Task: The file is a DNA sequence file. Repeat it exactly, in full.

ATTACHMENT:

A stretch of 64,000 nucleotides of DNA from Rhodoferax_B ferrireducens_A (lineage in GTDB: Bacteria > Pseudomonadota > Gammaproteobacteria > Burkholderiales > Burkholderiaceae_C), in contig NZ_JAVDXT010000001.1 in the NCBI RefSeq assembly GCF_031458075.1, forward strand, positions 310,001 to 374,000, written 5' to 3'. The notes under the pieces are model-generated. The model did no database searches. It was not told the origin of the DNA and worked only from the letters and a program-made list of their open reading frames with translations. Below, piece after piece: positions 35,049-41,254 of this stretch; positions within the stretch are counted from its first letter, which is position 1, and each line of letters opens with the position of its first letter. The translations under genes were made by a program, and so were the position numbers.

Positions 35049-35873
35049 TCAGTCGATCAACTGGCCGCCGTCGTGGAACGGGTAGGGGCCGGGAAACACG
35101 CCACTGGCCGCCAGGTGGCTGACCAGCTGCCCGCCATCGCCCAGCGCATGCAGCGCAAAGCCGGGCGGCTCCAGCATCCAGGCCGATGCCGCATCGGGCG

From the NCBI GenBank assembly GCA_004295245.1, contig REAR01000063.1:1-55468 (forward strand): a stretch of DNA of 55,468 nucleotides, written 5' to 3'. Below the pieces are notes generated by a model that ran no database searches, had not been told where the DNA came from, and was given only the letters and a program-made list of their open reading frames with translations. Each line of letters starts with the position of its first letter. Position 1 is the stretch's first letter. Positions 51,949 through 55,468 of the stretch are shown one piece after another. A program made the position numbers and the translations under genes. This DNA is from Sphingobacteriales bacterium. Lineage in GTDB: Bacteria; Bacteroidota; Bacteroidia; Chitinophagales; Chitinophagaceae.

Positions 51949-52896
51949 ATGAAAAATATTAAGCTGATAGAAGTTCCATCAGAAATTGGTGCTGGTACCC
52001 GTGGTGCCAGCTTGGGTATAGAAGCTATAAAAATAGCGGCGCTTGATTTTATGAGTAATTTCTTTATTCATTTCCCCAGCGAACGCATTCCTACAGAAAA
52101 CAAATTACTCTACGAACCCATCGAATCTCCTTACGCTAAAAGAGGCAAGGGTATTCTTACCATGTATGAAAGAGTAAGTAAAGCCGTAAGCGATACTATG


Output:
A stretch of 64,000 nucleotides of DNA from Rhodoferax_B ferrireducens_A (lineage in GTDB: Bacteria > Pseudomonadota > Gammaproteobacteria > Burkholderiales > Burkholderiaceae_C), in contig NZ_JAVDXT010000001.1 in the NCBI RefSeq assembly GCF_031458075.1, forward strand, positions 310,001 to 374,000, written 5' to 3'. The notes under the pieces are model-generated. The model did no database searches. It was not told the origin of the DNA and worked only from the letters and a program-made list of their open reading frames with translations. Below, piece after piece: positions 35,049-41,254 of this stretch; positions within the stretch are counted from its first letter, which is position 1, and each line of letters opens with the position of its first letter. The translations under genes were made by a program, and so were the position numbers.

Positions 35049-35873
35049 TCAGTCGATCAACTGGCCGCCGTCGTGGAACGGGTAGGGGCCGGGAAACACG
35101 CCACTGGCCGCCAGGTGGCTGACCAGCTGCCCGCCATCGCCCAGCGCATGCAGCGCAAAGCCGGGCGGCTCCAGCATCCAGGCCGATGCCGCATCGGGCG

From the NCBI GenBank assembly GCA_004295245.1, contig REAR01000063.1:1-55468 (forward strand): a stretch of DNA of 55,468 nucleotides, written 5' to 3'. Below the pieces are notes generated by a model that ran no database searches, had not been told where the DNA came from, and was given only the letters and a program-made list of their open reading frames with translations. Each line of letters starts with the position of its first letter. Position 1 is the stretch's first letter. Positions 51,949 through 55,468 of the stretch are shown one piece after another. A program made the position numbers and the translations under genes. This DNA is from Sphingobacteriales bacterium. Lineage in GTDB: Bacteria; Bacteroidota; Bacteroidia; Chitinophagales; Chitinophagaceae.

Positions 51949-52896
51949 ATGAAAAATATTAAGCTGATAGAAGTTCCATCAGAAATTGGTGCTGGTACCC
52001 GTGGTGCCAGCTTGGGTATAGAAGCTATAAAAATAGCGGCGCTTGATTTTATGAGTAATTTCTTTATTCATTTCCCCAGCGAACGCATTCCTACAGAAAA
52101 CAAATTACTCTACGAACCCATCGAATCTCCTTACGCTAAAAGAGGCAAGGGTATTCTTACCATGTATGAAAGAGTAAGTAAAGCCGTAAGCGATACTATG